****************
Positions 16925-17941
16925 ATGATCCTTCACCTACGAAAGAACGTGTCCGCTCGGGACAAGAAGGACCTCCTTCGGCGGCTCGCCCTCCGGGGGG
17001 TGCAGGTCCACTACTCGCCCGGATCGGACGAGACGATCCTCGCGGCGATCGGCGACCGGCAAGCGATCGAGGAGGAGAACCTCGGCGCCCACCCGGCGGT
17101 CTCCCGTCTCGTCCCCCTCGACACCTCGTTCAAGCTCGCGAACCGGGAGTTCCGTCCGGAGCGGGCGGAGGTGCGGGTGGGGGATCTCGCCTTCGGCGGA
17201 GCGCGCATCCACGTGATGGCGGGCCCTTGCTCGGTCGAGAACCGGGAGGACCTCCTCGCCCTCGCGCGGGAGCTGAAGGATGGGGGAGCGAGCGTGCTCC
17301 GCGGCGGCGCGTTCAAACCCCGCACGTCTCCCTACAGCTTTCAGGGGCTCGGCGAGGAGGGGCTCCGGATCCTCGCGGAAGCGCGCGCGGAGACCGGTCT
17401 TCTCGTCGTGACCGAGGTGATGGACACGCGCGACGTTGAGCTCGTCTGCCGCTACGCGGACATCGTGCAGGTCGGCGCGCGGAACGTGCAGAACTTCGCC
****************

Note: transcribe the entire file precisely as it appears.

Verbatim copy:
Positions 16925-17941
16925 ATGATCCTTCACCTACGAAAGAACGTGTCCGCTCGGGACAAGAAGGACCTCCTTCGGCGGCTCGCCCTCCGGGGGG
17001 TGCAGGTCCACTACTCGCCCGGATCGGACGAGACGATCCTCGCGGCGATCGGCGACCGGCAAGCGATCGAGGAGGAGAACCTCGGCGCCCACCCGGCGGT
17101 CTCCCGTCTCGTCCCCCTCGACACCTCGTTCAAGCTCGCGAACCGGGAGTTCCGTCCGGAGCGGGCGGAGGTGCGGGTGGGGGATCTCGCCTTCGGCGGA
17201 GCGCGCATCCACGTGATGGCGGGCCCTTGCTCGGTCGAGAACCGGGAGGACCTCCTCGCCCTCGCGCGGGAGCTGAAGGATGGGGGAGCGAGCGTGCTCC
17301 GCGGCGGCGCGTTCAAACCCCGCACGTCTCCCTACAGCTTTCAGGGGCTCGGCGAGGAGGGGCTCCGGATCCTCGCGGAAGCGCGCGCGGAGACCGGTCT
17401 TCTCGTCGTGACCGAGGTGATGGACACGCGCGACGTTGAGCTCGTCTGCCGCTACGCGGACATCGTGCAGGTCGGCGCGCGGAACGTGCAGAACTTCGCC